My most successful big event I have done for practicing is having students earn music money for each minute they spend practicing.  (I did a 10 minute minimum to earn the money because I didn't want to mess with one dollar bills)  I was able to immediately hear a difference in my orchestra when I started this event and my students are already requesting that we do it again!

Here is where I downloaded the temple for my money:

I then used Publisher to make my money look a little more musical:

This was then printed on green paper and I had my TA cut them all out.  (It was a lot, but she had time.)

 I gave students 3 weeks to earn their practice money.  As students came to class each day, they picked up the correct amount of money depending on their practice.  They wrote their names on the back and put them in a special manilla envelope.

At the end of the 3 weeks, I had my TA sort all of the money into piles and paper clip together the money that was turned in by each student.  I then held an orchestra auction and allowed students to bid on items and spend their money.  We did this right after our last concert and it made for a great celebration.  I auctioned off things like candy, dollar store items, bumper stickers, pencils, certificate for extra credit, certificate for a free pass on one playing test.......

How to use GradeCam for your Playing Tests:

I've noticed a great deal of response on my last post about GradeCam.  I decided to share with you some screen shots so that you can set up a playing test (rubric style) using GradeCam.  You can use my playing test form if you like by purchasing the download HERE, or you can just make your own.

First, set up a free GradeCam account (refer to my last GradeCam post).    This account is always free if you are ok with just 10 questions or less on your tests.  This works out just fine for me because my playing tests only have 7 questions.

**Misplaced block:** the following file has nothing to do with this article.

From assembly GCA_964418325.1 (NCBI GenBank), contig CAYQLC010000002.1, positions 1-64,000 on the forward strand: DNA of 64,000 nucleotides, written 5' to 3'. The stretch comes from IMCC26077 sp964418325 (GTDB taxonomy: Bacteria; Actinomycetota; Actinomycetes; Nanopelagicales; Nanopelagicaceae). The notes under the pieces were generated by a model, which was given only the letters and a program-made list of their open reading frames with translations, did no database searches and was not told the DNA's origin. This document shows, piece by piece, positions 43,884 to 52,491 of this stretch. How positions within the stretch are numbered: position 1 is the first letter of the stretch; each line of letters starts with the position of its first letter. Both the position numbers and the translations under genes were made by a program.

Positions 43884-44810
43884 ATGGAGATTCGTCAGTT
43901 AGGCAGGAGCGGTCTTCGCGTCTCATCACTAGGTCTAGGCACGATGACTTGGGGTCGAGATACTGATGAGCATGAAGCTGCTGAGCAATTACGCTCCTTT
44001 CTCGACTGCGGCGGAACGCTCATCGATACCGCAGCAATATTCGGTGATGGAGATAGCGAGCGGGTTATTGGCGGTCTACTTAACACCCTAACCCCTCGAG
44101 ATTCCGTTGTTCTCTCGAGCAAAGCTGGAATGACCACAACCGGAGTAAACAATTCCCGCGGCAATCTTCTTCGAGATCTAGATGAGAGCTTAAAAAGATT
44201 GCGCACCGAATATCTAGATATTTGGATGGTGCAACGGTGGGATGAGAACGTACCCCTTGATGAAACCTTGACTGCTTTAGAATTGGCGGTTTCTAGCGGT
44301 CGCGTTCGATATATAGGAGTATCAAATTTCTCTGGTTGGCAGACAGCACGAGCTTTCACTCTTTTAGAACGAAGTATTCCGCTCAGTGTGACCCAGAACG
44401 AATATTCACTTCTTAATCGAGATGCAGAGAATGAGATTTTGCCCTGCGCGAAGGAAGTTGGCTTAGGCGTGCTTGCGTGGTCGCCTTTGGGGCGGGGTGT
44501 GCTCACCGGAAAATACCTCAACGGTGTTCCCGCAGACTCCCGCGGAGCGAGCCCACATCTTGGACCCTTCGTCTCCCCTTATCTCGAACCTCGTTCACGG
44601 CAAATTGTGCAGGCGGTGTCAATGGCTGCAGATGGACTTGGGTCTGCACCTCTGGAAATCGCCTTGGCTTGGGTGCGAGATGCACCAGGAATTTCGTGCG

Once you are logged in, click on 'CREATE' under the Assignments tab.

 Under the "Create Assignment" screen, you can name your assignment, put "7" for the number of questions (if you are using my playing test form) and you can change the date for the assigment.  Next click DONE.

You will now need to configure your answer sheet. Be sure that every questions is check-marked and then click on the button that says "Type."

Click on "MORE..."

Click on "Rubric" and customize the values as noted in the picture below:

Now you can print the form to use on your own playing test form or to make the settings compatible with my playing test form.  Click on "Forms"

 Click on the little gear button and change the student ID to use 4 digits.

Now you can print the form to your printer, or save it as a picture to embed on your own grading sheet.

You are now ready to scan!  Select your class and simply hold up a filled-out answer sheet to the camera on your ipad or computer.  It's pretty awesome!

Saturday, July 12, 2014

Now available for download - Fiddle Tune for Beginners

Fiddle Tune for Beginners is an arrangement of a simple fiddle tune for string orchestra.  The arrangement includes parts for 3 different skill levels so that this can be used in a classroom with true beginners and more advanced beginning players.  Each part is only 8 measure long, but it can be repeated over and over as students try to play a different part each time.  I would use this for the first week of my beginning orchestra class.  Parts are included for violin, viola, cello, and bass.  There is also a score included.